–require the Third Frontier Commission, if the project recommendations of a third-party evaluator are rejected, to issue a report detailing why another initiative is to instead receive the money; and require DOD to develop rules for the reports within six months;
–mandate biannual DOD reports to the Third Frontier Commission on projects and the sharing of “all relevant data” to ensure accountability; and require the posting of bond program information on the agency’s Web site, and;
–clarify that repayment of state support aside from grants is required for entities that default on their project agreements.
Prior to the panel’s adoption of the amendments, Policy Matters Ohio research analyst Jon Honeck asked members to consider further changes to better conform the bill with the constitutional amendment’s stated aims of “accountability, integrity and transparency” with respect to the three bond programs, and the charge to include “economically disadvantaged businesses and individuals in all areas of this state.”
Among other things, Mr. Honeck asked the committee to consider “additional safeguards” that would: require companies that benefited from Third Frontier money to make their products available to state and local governments at the “lowest, best” price; expand the Third Frontier Advisory Board to include representatives of minority business and labor, a community economic development expert in areas targeting the disadvantaged, and an environmental advocate; require performance audits by the state auditor; and mandate competitive bidding for all DOD program administration contracts.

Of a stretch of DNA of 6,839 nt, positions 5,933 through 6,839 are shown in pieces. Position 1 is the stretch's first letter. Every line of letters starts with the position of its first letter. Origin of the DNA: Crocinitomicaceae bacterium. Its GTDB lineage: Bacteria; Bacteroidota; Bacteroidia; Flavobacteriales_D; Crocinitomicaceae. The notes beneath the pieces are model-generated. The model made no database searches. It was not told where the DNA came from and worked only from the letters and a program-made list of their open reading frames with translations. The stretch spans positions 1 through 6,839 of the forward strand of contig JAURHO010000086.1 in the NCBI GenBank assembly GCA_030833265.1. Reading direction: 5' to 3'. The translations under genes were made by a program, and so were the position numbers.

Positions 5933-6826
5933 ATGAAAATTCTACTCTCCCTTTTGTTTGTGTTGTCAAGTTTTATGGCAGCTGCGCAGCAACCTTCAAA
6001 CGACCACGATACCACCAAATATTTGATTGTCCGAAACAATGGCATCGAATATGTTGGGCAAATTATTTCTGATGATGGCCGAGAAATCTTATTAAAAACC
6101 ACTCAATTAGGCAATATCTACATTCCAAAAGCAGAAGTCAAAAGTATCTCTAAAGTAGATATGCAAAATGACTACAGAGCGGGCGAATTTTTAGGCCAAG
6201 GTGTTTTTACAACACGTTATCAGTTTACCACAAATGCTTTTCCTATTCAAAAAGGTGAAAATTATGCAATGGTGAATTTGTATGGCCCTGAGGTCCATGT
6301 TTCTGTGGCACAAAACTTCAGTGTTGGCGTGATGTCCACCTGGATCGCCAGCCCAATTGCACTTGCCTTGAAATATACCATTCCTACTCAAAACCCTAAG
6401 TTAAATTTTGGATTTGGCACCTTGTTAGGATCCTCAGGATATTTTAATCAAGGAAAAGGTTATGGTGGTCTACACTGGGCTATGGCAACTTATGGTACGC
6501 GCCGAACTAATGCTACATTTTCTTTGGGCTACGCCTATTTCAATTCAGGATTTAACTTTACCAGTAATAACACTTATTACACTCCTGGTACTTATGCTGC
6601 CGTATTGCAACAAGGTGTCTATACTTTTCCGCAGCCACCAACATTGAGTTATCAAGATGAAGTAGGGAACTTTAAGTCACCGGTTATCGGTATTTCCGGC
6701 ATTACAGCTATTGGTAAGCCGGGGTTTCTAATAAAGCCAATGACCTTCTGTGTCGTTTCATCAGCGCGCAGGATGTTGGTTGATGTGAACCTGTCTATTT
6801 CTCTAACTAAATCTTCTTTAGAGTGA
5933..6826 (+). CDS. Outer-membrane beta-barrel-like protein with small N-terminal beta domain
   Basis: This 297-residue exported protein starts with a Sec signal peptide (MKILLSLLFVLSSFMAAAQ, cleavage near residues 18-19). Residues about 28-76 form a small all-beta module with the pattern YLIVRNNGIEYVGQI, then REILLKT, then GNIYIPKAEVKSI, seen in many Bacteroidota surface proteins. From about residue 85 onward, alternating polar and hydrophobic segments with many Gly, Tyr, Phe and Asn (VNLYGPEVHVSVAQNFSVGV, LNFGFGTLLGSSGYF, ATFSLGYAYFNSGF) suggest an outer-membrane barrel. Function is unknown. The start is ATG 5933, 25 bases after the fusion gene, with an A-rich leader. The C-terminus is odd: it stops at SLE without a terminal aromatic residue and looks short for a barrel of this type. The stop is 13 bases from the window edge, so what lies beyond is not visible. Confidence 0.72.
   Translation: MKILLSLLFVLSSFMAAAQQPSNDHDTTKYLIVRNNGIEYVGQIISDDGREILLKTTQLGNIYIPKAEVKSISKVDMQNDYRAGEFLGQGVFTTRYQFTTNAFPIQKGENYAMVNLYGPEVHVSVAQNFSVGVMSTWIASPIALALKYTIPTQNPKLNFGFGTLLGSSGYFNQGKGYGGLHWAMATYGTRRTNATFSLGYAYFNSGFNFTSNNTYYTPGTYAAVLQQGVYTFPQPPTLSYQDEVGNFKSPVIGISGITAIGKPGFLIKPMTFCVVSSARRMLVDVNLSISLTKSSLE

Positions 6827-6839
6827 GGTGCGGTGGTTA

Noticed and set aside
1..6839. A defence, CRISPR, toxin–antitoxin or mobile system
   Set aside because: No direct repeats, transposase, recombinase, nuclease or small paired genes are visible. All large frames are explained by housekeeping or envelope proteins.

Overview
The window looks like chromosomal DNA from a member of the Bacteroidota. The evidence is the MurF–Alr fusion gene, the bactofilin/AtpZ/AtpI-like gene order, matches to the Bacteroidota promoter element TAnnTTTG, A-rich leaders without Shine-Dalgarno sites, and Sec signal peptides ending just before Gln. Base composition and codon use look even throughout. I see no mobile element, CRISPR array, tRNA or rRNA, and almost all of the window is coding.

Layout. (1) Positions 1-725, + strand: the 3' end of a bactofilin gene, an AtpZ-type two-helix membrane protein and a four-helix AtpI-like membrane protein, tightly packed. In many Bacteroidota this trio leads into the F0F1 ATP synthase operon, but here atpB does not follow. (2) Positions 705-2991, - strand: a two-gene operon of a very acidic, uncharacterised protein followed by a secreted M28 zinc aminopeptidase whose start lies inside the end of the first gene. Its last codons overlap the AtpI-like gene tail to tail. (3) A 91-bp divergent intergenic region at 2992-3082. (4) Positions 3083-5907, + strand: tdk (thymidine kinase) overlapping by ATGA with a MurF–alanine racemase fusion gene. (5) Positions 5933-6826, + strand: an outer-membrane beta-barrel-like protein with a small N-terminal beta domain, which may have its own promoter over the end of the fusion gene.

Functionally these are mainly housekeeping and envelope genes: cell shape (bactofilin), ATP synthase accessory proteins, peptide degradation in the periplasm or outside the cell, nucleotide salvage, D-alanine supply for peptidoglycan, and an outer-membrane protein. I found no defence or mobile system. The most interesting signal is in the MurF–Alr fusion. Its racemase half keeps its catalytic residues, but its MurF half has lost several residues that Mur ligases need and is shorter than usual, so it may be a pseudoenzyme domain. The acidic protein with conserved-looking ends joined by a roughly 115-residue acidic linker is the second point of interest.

“We urge the committee to consider these issues carefully, and not to rush to pass Senate Bill 236 before they have been adequately examined,” Mr. Honeck said.
Christopher Derrington, of the Ohio Center for Innovation and Commercialization and Ohio Commercialization Ventures, asked the panel to include language that would allow a non-profit group such as his to “aggregate the deal flow” for enterprises in rural areas of the state. “I don’t really see a focus on rural areas” with the programs, he said.
The current Third Frontier initiative has channeled $212 million into mostly urban areas of the state, and $18 million in “pre-seed capital grants” to only Cuyahoga, Franklin, Hamilton, Lucas and Montgomery counties, Mr. Derrington said. “Rural Ohio high technology entrepreneurs also need access to investment capital.”
“I think you’re right on target” with the concept, Sen. Ron Amstutz (R-Wooster) said, but added: “We just have to figure out how to do it.”